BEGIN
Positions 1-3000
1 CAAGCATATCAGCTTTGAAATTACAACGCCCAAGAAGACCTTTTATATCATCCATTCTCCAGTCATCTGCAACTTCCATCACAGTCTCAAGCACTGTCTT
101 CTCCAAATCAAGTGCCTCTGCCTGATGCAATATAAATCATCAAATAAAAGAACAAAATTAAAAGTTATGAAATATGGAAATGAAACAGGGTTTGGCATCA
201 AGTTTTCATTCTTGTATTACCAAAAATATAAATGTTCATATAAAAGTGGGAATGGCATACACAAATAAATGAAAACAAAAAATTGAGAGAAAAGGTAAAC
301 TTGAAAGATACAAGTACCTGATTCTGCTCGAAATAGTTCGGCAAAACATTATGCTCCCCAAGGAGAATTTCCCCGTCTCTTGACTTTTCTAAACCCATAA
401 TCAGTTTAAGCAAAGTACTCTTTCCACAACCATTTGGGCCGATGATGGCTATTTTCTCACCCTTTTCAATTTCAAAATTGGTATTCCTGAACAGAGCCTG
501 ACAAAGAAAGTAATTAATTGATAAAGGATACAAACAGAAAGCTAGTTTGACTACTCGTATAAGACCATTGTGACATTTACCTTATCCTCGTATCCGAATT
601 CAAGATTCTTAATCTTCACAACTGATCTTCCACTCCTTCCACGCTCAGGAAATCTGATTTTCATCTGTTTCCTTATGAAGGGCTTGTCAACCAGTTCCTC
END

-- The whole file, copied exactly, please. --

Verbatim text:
Positions 1-3000
1 CAAGCATATCAGCTTTGAAATTACAACGCCCAAGAAGACCTTTTATATCATCCATTCTCCAGTCATCTGCAACTTCCATCACAGTCTCAAGCACTGTCTT
101 CTCCAAATCAAGTGCCTCTGCCTGATGCAATATAAATCATCAAATAAAAGAACAAAATTAAAAGTTATGAAATATGGAAATGAAACAGGGTTTGGCATCA
201 AGTTTTCATTCTTGTATTACCAAAAATATAAATGTTCATATAAAAGTGGGAATGGCATACACAAATAAATGAAAACAAAAAATTGAGAGAAAAGGTAAAC
301 TTGAAAGATACAAGTACCTGATTCTGCTCGAAATAGTTCGGCAAAACATTATGCTCCCCAAGGAGAATTTCCCCGTCTCTTGACTTTTCTAAACCCATAA
401 TCAGTTTAAGCAAAGTACTCTTTCCACAACCATTTGGGCCGATGATGGCTATTTTCTCACCCTTTTCAATTTCAAAATTGGTATTCCTGAACAGAGCCTG
501 ACAAAGAAAGTAATTAATTGATAAAGGATACAAACAGAAAGCTAGTTTGACTACTCGTATAAGACCATTGTGACATTTACCTTATCCTCGTATCCGAATT
601 CAAGATTCTTAATCTTCACAACTGATCTTCCACTCCTTCCACGCTCAGGAAATCTGATTTTCATCTGTTTCCTTATGAAGGGCTTGTCAACCAGTTCCTC